Pentecost is a minor festival for us Christians too. None of you had your family fly in for Pentecost. Schools and businesses don’t shut down. But it used to be major. This is the birthday of the church. There used to be parades in the streets. At the Pantheon in Rome the church dumps rose petals through the oculus in the ceiling to indicate the tongues of fire. The church often forgets God is Holy Spirit—wild and free, and frightening. So, God raised up the Pentecostal movement to remind us all, hey, you can’t domesticate me. In 1905 there were zero Pentecostals on earth. That movement started in 1906 with black and white worshipers together in Los Angeles. Today we are approaching one billion Pentecostals. That’s pretty good growth—even y’all stock professionals would agree we should buy, right?

Today’s story from the Gospel of John is a quieter version of the Pentecost story, without the pyrotechnics, no earthquake, no wind, no languages, no tongues of fire. No chaos and cacophony of holiness. Just the disciples behind locked doors. Their leader executed; their movement snuffed out. Just some rumours from the women that he’s alive. This is sometimes cited as a reason for the truth of Christian faith. If you’d made up the resurrection you wouldn’t say he appeared to women first. Women were considered unreliable. They couldn’t be witnesses at trial. But the first ones Jesus appears to are his women friends. The men aren’t sure, don’t believe them. Okay, Jesus says, I’ll do this myself. And he appears to them behind locked doors. No barrier can keep Jesus out. He just walks through the walls. Hey guys, what’s up. Here I am, look at my hands and feet. And, he says, “peace be with you.”

This is the most remarkable moment in the story. In five verses Jesus says it twice, “peace be with you,” it looks like an editor made a mistake. Nope, it’s in there twice. In ancient language they don’t have punctuation. If something needs emphasizing, you say it multiple times. “Holy, holy, holy” means holy with too many exclamation marks, like an email from grandma. “Peace be with you” twice is two exclamation marks. Why? Well, these guys have abandoned him. Betrayed him. Denied him. They’re embarrassed by him, and they flee when he needs them most. What’s he going to do? Well, in every story we know, he’s back to avenge himself. The mafia knows what to do with rats. Nobody likes a weasel. Politicians brag about counterpunching. Get rid of these losers and start over. Every movie I grew up on dispatches the villain at the end with a witty line, an appropriate riposte, hasta la vista, baby. What’s Jesus do? Offers them peace. Here I am. Look at my wounds. Believe. Be healed. Jesus undoes all our stories of revenge. He leaves us instead with restoration.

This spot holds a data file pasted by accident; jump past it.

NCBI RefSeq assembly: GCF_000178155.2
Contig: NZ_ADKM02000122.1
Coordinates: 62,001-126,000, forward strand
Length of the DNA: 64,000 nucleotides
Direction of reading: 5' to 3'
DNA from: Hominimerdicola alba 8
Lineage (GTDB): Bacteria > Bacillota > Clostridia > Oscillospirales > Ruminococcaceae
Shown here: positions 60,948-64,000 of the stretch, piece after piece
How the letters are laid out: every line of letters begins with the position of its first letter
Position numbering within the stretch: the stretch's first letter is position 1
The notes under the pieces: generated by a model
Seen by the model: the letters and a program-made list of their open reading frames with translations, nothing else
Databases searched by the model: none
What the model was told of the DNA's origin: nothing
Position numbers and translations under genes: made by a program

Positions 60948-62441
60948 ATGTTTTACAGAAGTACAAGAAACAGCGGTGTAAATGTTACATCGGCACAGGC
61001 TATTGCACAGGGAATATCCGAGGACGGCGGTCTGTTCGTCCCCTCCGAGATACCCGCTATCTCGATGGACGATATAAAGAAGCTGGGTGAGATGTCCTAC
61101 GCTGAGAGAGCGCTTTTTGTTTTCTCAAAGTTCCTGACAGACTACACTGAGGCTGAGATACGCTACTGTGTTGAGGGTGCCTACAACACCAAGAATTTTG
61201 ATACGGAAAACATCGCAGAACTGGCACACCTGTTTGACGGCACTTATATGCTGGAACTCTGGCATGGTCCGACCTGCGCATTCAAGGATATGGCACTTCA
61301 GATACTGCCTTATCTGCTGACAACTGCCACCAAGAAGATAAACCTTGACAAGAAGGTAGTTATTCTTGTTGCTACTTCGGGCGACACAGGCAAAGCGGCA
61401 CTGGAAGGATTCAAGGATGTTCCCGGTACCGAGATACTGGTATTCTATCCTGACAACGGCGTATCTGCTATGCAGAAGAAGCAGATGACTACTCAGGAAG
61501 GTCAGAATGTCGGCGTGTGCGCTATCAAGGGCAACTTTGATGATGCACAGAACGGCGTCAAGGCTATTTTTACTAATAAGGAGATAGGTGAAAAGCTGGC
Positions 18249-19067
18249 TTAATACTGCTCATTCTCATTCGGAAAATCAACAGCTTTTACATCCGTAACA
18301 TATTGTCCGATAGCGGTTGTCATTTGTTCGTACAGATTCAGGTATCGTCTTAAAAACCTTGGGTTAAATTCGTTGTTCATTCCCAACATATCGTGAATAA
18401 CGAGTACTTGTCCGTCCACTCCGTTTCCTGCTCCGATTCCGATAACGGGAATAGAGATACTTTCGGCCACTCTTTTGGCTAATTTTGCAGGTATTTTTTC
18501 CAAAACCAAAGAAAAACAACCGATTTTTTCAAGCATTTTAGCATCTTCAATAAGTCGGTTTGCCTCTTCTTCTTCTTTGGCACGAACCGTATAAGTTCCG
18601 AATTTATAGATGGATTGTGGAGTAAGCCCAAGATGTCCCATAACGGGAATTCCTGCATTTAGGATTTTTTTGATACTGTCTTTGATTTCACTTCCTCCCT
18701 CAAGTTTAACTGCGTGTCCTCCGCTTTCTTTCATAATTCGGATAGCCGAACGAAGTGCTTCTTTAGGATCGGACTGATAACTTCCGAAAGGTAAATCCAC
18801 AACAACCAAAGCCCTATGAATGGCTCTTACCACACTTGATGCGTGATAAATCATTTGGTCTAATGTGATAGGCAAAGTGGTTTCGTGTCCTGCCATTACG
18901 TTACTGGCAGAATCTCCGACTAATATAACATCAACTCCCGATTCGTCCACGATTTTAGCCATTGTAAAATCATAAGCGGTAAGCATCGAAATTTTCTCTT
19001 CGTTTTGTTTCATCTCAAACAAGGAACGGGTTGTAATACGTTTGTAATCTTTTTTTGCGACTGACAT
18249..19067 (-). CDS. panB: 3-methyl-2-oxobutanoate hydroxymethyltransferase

I’m struck by how many of my conversations with you are about a wound that won’t heal. A fissure that won’t close. An impossible break in a family. Jesus has gone through death. He comes back out with healing precisely from the wounds that kill him. I’m no counselor, I tell everyone this who comes to me. My parents were pros at counseling, I rebelled against them by becoming an evangelical. Now what do I spend lots of my time doing? Counseling. I listen, powerless. I pray for you. And then we have these stories on Sundays of life overcoming death. Salvation swallowing up sin. Jesus receiving our violence and giving us back friendship. This is the truest story there is. Jesus doesn’t stay dead. He comes back with life. And I wonder how he’ll do that in our lives, with our worst hurts. I have no idea how. But he will. I promise.